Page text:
It’s not the browser, it’s the browsING!

April 30, 2014

Microsoft’s Internet Explorer isn’t the only browser with security holes, it’s just the one you’re hearing about in the news. In fact, as noted by the United States Computer Emergency Readiness Team (US-CERT), there are security updates for Adobe Flash Player and all the flavors of Mozilla’s browsers (i.e., Firefox) — seemingly, all in conjunction with the “zero-day exploit” discovery within the Microsoft Internet Explorer application. While Microsoft is usually targeted by hackers across the globe, other companies have been scrambling to patch up their holes, too. This event, in particular, is closely connected to Adobe’s Flash Player.

So, are we ready to abandon our computer programs? Not really. I think it’s time to browse more safely, instead. While the browsers we use do impact what content is delivered to our computers, we still have to request it. Taking precautions while browsing and reading email will mitigate potential threats to our information and computer systems, and the process is always the same.

It’s a layered approach:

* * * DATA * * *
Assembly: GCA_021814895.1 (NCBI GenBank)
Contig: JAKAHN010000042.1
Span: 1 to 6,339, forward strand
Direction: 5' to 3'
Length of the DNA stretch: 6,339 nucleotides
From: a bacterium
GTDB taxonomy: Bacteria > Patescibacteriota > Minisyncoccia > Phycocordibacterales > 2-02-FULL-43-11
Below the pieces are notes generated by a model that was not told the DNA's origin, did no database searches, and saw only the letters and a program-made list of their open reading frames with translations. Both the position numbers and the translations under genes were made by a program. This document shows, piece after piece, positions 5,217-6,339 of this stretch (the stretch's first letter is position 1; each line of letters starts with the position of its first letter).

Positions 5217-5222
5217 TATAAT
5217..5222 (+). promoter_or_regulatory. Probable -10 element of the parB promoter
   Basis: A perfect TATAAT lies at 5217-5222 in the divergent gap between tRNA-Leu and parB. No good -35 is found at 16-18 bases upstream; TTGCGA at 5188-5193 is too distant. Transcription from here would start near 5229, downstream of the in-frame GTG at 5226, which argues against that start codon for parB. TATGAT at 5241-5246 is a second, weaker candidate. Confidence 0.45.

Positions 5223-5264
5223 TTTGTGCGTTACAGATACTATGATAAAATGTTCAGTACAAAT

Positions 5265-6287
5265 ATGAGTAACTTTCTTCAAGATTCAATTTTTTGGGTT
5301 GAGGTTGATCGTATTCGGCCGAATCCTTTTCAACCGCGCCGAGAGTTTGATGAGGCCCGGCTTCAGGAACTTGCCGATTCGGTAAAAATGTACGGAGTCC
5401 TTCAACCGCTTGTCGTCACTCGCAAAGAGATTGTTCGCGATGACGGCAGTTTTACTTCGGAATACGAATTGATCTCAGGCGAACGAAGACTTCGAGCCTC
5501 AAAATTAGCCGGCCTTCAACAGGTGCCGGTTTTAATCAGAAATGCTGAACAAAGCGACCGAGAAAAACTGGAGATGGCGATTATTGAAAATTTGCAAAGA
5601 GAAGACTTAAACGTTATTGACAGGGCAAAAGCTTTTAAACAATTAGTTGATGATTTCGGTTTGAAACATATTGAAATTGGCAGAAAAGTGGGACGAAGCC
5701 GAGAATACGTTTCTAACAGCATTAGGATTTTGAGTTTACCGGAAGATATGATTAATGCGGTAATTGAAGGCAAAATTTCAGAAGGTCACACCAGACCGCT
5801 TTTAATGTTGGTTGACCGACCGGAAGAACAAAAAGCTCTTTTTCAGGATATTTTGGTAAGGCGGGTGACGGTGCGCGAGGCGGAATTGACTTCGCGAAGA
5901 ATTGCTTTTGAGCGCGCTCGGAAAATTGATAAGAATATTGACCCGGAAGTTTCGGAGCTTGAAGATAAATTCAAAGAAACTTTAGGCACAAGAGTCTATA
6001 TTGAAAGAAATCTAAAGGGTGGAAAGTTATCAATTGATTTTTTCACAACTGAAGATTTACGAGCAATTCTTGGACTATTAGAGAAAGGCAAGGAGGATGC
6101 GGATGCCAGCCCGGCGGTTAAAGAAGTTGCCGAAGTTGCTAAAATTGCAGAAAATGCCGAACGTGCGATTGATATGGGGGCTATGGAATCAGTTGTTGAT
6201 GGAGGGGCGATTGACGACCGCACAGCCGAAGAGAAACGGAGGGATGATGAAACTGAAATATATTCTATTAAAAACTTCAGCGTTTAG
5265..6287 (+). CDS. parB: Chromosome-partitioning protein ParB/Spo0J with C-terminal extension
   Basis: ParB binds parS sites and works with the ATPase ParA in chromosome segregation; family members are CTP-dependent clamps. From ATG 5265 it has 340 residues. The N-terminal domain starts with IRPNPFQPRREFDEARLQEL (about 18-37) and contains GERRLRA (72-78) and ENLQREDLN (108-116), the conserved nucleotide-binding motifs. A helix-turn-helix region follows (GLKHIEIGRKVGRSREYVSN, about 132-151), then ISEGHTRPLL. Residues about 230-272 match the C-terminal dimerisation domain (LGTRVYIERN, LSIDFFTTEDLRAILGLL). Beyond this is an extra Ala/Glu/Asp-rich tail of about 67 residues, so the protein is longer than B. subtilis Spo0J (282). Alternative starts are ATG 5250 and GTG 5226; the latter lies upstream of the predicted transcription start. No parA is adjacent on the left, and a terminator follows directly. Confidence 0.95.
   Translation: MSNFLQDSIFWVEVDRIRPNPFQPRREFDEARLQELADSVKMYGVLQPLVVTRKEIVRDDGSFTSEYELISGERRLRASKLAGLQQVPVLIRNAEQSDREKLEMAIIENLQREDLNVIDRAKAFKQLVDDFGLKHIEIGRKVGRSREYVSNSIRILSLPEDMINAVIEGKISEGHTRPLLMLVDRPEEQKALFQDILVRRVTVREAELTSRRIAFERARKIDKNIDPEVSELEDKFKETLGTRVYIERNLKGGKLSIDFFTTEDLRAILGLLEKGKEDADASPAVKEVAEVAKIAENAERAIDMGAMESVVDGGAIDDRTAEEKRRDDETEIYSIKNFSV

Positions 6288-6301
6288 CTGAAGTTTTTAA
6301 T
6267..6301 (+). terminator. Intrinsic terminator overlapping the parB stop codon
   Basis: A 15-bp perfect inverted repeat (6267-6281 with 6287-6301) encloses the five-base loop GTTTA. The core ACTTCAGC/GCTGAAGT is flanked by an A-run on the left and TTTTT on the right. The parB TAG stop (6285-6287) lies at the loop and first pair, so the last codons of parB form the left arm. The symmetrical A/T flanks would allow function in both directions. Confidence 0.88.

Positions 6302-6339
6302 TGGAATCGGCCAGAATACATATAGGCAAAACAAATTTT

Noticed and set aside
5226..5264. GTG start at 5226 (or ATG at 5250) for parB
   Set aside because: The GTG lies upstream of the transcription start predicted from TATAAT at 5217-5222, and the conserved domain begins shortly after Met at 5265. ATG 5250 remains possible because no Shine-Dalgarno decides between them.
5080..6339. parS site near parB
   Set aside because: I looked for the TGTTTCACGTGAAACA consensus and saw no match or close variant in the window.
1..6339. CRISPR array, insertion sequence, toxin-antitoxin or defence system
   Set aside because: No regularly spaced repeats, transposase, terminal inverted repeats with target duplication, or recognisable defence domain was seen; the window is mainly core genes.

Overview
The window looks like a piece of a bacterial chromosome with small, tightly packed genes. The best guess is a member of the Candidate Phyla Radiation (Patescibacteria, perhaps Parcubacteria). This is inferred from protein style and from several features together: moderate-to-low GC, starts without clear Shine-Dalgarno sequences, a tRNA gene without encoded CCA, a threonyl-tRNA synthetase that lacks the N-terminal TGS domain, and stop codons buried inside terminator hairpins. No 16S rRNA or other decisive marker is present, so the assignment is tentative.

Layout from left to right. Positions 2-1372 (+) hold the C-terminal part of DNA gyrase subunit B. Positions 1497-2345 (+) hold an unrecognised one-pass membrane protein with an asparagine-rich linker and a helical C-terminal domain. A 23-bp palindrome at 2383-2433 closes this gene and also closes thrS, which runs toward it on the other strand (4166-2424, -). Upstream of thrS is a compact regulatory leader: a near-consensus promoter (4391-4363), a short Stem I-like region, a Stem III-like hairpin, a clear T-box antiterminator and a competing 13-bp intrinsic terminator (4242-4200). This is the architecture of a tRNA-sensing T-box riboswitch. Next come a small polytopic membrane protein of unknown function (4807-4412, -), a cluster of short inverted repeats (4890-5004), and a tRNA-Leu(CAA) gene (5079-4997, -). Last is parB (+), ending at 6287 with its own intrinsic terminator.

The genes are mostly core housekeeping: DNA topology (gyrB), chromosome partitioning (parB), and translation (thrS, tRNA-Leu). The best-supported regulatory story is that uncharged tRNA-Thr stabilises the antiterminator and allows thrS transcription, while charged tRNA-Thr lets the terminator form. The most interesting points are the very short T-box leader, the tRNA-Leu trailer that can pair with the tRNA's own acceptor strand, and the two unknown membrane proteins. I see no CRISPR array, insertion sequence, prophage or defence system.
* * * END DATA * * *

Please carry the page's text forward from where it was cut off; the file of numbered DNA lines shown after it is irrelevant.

1. Install and update security software. Personally, I use Microsoft Security Essentials. It very quietly does its job without impacting my computer’s performance (noticeably), and it’s free.
  2. Don’t click anything inside email from unknown senders. This is a really big one, as it’s easy to be fooled by phishing attempts (emails that look legitimate, but aren’t). Get a second opinion if you’re unsure.
  3. Don’t visit questionable websites. You know what I mean, don’t you? Most browsers warn you before you visit an “unsafe” website, but common sense is the #1 defense.
  4. Perform weekly malware scans. I prefer to use Malware Bytes. Thorough and free. There is a paid version, if you’re so inclined.
  5. Use strong passwords and vary them across the sites you visit. Need help creating a strong password? I generally recommend staying away from readable words, and instead advise combinations of letters and numbers with a special character in the mix. If you like words for easy recollection, try something like this: 43egaym2014! Isn’t that fun? Of course, if you’re hardcore you can always try a password generator like this.

These are basic steps to browsing securely, and certainly not exclusive. I have never had a virus or compromising event on my computers and I travel far and wide on the Internet with all three of the top browsers going at once (IE, Firefox, Chrome). Maybe I shouldn’t have said that out loud…

For more information and guidance on the Internet Explorer Vulnerability, take a look at Microsoft’s guidance: